Wednesday, November 11, 2020

Shudder: Lingering

Gyeong-seon's hotel is like the Overlook of Korea. It is bustling during high season, but there isn’t enough business to keep it open during the off-season. That makes it quite a creepy place to crash, but Yoo-mi and her little sister do not have many options. They come seeking shelter but find terror instead in Yoon Eun-kyung’s Lingering, which premieres tomorrow on Shudder.

Yoo-mi tried not to think of her unstable mother since her suicide, so she is stunned when the social services forces her to take custody of her little half-sister Yoon Ji-yoo. Being unemployed, with aher own history of mental instability, Yoo-mi is not exactly prime guardian material, so she reaches out to her mother’s longtime hotelier friend “Auntie” Gyeong-seon for help. Auntie seems delighted to have them, but her bitter, binge-drinking maid Lee Ye-rin, the only employee still on-staff, is less than welcoming.

Little Ji-yoo soon claims to meet a mystery woman in Yoo-mi’s old room, but the older sister foolishly dismisses her reports. However, she too starts experiencing strange phenomenon, often in close proximity to that room. Meanwhile, the local police department is preoccupied with the search for a missing North Korean defector, now suspected dead.

Comparisons between Gyeong-seon’s faded resort and
The Shining’s Overlook are apt (especially the hall carpeting), because both have a very distinctive look and vibe. Gyeong-seon’s atrium is particularly striking and the complex sub-basements are all kinds of ominous—so much so, it is easy to envision K-horror fans holding conventions at the filming locations.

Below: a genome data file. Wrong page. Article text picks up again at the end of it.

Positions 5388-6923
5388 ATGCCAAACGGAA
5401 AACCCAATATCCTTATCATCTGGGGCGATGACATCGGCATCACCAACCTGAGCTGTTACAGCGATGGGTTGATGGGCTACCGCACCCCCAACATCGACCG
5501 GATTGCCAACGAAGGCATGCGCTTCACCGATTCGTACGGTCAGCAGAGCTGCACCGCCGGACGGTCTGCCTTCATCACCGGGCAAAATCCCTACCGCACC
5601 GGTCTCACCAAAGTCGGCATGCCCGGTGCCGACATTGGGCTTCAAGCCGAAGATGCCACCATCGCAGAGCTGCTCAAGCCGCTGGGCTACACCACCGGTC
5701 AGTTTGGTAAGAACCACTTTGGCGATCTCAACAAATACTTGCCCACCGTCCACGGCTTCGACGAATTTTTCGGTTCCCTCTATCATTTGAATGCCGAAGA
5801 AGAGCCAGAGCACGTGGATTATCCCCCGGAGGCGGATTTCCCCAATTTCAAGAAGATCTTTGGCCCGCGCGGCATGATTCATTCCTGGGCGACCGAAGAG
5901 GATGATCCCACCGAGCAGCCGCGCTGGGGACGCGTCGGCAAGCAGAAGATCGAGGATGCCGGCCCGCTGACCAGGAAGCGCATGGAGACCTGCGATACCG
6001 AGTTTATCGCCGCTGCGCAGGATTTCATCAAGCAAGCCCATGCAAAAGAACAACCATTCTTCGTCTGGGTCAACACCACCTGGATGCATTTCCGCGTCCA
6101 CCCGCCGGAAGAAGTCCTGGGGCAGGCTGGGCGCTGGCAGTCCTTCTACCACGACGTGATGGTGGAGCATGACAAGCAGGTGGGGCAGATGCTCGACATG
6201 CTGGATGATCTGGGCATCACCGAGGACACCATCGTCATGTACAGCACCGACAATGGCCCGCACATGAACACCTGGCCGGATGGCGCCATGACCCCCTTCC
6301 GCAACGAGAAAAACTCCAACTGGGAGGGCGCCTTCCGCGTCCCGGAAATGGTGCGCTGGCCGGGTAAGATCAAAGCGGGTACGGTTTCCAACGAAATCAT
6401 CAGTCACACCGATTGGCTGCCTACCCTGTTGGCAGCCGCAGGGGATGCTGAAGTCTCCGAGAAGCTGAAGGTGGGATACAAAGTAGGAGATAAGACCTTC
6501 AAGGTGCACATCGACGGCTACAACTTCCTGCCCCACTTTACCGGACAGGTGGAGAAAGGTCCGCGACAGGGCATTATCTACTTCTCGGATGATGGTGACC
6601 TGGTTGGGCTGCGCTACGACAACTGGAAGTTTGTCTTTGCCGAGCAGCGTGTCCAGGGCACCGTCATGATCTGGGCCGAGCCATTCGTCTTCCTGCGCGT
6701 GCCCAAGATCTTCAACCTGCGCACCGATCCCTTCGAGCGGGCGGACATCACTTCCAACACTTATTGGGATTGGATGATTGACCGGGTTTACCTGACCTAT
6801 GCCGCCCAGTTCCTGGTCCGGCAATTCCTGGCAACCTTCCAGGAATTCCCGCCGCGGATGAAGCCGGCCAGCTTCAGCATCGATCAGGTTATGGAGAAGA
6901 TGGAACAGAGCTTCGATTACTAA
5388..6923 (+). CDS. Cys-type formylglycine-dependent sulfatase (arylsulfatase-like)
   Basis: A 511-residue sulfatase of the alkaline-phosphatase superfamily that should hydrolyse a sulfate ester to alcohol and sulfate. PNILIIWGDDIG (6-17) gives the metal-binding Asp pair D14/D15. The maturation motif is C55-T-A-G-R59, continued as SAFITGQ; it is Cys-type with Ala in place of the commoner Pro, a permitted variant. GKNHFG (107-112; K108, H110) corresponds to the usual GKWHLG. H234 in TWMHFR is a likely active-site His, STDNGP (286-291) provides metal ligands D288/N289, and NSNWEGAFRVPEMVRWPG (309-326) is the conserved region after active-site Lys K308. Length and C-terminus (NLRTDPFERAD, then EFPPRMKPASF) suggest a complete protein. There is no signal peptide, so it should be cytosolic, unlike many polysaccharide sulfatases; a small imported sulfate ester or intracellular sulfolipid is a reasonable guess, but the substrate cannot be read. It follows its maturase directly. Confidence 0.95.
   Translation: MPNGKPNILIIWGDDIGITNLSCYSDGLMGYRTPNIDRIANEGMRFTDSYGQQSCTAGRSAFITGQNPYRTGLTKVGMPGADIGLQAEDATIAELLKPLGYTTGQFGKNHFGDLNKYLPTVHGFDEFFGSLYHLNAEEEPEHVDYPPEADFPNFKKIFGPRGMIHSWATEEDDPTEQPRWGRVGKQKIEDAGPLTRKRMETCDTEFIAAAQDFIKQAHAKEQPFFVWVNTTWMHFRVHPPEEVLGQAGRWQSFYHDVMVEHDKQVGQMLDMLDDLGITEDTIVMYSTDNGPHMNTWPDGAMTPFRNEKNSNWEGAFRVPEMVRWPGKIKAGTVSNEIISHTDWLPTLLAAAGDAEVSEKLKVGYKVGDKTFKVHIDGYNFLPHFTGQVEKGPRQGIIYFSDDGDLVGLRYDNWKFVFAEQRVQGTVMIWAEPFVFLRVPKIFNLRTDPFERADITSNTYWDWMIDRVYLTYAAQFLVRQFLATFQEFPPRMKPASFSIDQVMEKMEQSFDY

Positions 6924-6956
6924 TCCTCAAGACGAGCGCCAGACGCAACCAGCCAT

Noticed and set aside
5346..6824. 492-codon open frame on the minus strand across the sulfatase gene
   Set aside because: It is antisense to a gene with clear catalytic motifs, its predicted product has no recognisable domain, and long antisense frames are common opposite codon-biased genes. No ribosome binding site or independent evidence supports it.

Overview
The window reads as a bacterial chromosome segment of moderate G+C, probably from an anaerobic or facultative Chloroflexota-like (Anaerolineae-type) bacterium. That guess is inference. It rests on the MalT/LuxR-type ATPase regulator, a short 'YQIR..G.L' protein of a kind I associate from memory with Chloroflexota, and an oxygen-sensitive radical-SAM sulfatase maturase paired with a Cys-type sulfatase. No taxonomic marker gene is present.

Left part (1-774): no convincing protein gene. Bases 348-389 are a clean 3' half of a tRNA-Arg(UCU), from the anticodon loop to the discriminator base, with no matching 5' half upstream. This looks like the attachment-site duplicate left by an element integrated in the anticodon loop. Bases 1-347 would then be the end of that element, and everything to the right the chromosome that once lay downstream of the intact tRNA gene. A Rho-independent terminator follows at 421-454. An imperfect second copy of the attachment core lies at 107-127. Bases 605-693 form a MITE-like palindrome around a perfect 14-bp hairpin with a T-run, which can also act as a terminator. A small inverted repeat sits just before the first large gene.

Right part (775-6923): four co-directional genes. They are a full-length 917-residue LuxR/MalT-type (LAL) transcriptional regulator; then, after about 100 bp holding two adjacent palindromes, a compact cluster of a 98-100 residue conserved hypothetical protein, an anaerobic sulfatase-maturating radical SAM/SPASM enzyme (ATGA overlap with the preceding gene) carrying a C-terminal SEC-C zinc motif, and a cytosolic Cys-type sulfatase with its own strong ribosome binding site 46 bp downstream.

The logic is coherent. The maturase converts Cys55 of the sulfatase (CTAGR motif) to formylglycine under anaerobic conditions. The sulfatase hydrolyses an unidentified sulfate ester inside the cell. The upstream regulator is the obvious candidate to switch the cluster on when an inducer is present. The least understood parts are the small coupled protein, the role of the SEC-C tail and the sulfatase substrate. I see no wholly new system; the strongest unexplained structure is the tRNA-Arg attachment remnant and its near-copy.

Screenwriter-director Yoon crafts a massively creepy atmosphere and a nerve-rattling sense of foreboding. Frankly, the narrative itself is nothing special, like a cafeteria tray loaded with elements cribbed from “Angry Ghost” K-Horror & J-Horror, as well as V.C. Andrews gothic family novels. However, they all seem new again, thanks to the taut and effective execution.

Lee Se-young is terrific as Yoo-mi, portraying her as a messily problematic maternal figure, somewhat in the
Babadook tradition, but with more sensitivity. Park Ji-young and Park Hyo-joo, as Gyeoung-seon and Lee Ye-rin respectively, are both a hoot to watch acting catty and chewing the scenery, sort of in the style of Bette Davis and Joan Crawford in their overwrought 1970s made-for-TV horror movies.

As is true of local franchising, location is often a key ingredient for horror movie success. Gyeong-seon’s hotel is definitely a good one that Yoon skillfully builds on.
Lingering is not a masterpiece of perfection, but it is a prime example of the merits of K-horror. Confidently recommended for genre fans, Lingering starts streaming tomorrow (11/12), on Shudder.